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General News of Saturday, 23 June 2018


Injustice against should be widows halted - Widows and Orphans Movement

Stakeholders at the celebration of this year’s International Widows Day held in Bolgatanga have called for the institution of workable laws to address injustices against widows.

They said widows play critical roles in the development of the society, however, they and their children continued to face numerous challenges, including human rights abuses, gender inequality and other obstacles impeding their development.

The International Widows Day, celebrated on June 23 each year is a United Nations (UN) ratified day of action to address the poverty and injustices faced by millions of widows and their children through awareness creation about the issues militating against them.

This year’s event, which is under the theme; “Inclusion of the invisible women and invisible problems to National Agenda through Community Youth Journalism”, was organized by the Widows and Orphans Movement (WOM), a Non-Governmental Organization (NGO) with funding from Action Aid Ghana, another NGO, which brought together widows from three regions namely the Upper East, Upper West and Northern Regions to jointly celebrate the occasion.
The Day was marked with a road float along the commercial streets of the Bolgatanga townships.

The widows carried placards some of which had inscriptions that portrayed the plight of widows and the need to assist them live dignified lives in society.

Cultural performances such as drama, singing and poetry recitals by some youth was used to portray the impact of how dehumanizing widowhood rites in some societies have affected development in the society.
Ms Abigail Fati Abdulai, the Executive Director of WOM, said issues against widows and their children remains hidden and called for strong commitment of stakeholders to ensure that the proper implementation of the government’s social intervention programmes were effectively executed.

“In as much as we applaud past and current governments and other stakeholders for efforts at ensuring widows and their children lived dignified lives, we are quick to add that the issues widows and their children face can no longer stay invisible if Ghana is to attain the Sustainable Development Goals (SDGs).”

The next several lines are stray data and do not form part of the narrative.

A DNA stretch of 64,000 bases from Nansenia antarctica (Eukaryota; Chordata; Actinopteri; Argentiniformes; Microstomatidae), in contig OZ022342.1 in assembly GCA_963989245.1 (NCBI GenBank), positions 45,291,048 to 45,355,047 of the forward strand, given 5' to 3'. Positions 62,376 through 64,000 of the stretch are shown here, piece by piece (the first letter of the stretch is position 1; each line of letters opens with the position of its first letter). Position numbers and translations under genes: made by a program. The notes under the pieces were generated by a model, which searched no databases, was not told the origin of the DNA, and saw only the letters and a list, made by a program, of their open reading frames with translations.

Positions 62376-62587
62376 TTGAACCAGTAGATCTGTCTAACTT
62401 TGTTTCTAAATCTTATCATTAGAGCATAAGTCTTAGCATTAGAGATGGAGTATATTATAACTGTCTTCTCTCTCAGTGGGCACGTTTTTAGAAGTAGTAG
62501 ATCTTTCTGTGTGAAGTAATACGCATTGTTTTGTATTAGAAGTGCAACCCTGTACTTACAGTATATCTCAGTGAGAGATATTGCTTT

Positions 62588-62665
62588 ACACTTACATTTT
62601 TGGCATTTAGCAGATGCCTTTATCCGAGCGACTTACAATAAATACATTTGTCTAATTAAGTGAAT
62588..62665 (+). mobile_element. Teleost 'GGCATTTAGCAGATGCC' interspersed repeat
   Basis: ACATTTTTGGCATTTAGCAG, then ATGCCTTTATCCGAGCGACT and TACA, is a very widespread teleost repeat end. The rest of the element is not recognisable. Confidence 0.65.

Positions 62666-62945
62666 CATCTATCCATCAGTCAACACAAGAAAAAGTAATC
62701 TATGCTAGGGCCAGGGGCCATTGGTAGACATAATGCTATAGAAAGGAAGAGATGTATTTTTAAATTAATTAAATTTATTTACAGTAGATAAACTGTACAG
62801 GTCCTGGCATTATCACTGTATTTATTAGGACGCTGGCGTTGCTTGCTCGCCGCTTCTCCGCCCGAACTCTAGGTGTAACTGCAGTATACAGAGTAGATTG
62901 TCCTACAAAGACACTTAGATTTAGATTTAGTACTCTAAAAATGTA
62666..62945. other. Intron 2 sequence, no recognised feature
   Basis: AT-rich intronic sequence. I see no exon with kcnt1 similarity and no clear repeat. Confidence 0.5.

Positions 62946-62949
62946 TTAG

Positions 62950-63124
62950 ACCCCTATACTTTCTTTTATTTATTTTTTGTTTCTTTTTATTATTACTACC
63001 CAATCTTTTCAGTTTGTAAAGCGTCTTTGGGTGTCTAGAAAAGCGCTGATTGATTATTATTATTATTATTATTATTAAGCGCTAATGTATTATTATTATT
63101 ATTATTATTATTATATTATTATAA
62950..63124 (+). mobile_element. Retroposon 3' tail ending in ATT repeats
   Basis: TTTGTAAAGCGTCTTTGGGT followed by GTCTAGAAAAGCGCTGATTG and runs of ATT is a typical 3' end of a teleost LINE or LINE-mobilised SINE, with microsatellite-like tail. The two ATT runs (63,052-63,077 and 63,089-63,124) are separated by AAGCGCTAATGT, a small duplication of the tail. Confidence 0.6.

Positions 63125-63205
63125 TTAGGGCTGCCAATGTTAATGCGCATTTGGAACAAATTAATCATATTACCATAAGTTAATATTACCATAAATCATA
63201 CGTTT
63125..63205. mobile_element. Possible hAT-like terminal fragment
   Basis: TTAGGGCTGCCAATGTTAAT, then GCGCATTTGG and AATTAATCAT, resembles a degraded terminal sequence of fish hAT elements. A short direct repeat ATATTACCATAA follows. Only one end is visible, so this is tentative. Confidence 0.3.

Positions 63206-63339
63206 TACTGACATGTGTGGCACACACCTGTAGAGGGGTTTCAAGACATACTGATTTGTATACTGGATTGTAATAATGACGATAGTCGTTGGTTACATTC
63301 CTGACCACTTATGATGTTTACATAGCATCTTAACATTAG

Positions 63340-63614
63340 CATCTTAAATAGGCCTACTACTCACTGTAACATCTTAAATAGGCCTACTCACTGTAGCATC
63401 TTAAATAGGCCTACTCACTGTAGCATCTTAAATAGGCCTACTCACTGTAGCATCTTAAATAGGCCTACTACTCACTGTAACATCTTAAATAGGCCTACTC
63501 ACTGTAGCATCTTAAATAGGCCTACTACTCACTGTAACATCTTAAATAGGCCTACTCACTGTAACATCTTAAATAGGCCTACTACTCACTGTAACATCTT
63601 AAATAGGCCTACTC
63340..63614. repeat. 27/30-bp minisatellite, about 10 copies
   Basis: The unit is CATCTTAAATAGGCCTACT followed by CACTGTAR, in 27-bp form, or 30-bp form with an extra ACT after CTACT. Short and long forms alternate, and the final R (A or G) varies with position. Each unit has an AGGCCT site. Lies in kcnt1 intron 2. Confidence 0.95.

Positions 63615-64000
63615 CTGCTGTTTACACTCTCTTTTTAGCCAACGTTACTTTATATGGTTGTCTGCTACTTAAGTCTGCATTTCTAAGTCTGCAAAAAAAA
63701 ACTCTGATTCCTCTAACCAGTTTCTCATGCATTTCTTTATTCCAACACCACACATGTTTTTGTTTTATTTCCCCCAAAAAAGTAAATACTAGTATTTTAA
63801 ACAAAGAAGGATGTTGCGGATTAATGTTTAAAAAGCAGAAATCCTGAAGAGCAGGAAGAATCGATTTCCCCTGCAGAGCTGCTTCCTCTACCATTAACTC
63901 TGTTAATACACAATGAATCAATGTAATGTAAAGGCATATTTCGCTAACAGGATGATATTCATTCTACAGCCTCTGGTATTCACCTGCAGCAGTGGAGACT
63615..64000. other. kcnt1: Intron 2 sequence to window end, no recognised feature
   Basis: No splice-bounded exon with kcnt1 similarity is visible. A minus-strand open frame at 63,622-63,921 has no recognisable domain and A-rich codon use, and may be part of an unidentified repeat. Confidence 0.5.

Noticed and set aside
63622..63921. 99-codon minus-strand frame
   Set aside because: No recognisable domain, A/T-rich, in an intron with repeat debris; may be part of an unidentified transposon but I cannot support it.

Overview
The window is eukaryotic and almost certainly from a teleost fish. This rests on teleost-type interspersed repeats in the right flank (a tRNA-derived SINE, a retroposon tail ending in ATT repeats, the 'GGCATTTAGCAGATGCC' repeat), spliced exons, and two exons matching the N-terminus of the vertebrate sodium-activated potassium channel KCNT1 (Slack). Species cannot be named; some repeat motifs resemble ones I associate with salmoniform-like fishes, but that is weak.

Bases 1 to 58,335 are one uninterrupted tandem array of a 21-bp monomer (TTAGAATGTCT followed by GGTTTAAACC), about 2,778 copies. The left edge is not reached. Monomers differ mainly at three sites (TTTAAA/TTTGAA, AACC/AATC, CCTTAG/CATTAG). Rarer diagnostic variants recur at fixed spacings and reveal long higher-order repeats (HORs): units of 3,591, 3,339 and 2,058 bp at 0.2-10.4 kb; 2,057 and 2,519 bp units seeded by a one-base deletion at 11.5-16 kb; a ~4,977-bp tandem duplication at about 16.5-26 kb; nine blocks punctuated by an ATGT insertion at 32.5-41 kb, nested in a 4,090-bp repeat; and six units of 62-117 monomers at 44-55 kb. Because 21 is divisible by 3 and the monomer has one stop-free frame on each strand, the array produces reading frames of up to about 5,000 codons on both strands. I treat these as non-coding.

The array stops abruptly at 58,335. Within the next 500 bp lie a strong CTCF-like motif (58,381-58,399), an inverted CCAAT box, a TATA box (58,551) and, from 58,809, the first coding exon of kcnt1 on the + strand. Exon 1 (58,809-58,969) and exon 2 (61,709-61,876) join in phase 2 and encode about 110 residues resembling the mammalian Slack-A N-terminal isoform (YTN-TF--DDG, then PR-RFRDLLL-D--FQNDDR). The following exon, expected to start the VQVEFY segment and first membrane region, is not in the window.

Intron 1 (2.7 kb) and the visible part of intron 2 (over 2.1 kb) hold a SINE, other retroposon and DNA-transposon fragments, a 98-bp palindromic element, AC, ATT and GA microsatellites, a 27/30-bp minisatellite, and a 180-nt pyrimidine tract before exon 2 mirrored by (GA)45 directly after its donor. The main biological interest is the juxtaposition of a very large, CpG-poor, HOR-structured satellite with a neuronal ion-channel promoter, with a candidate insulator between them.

“Policies such as the intestate succession law, the marriage Act, the Domestic Violence Act, the Livelihood Empowerment Against Poverty (LEAP) intervention and others have been enacted and passed to improve on the conditions of widows and their children, yet the commitment towards implementation needs more efforts,” the Executive Director said.

She called on government, traditional authorities and other relevant agencies to make land banks available to women to enable widows have access to land and ensure that rural women benefit from government flagship programme, “Planting for Food and Jobs”.

Ms Abdulai said “it is when the problems of widows are made visible, that we can find lasting solutions to them and it is based on this that WOM is working with the youth and the media to set the agenda of widows for all to discuss.

We ask for government’s total commitment to our issues raised, commit to decentralize and resource CHRAJ, DOVVSU, Legal Aid and the Social Welfare to make access to justice easier.”

Mr Rockson Ayine Bukari, the Upper East Regional Minister, who joined the widows to commemorate the Day, acknowledged the plight of widows and urged them to get enrolled onto the numerous social intervention programmes being implemented by the government to improve their standards of living.

Ms Sophia Akumey, the President of the Coalition of Media Against Harmful Widowhood Practices, said widowhood practices such as forcing the widow to drink a concoction, bathing her with hot and cold water, making her walk naked in public among others were dehumanizing and was against their fundamental human rights.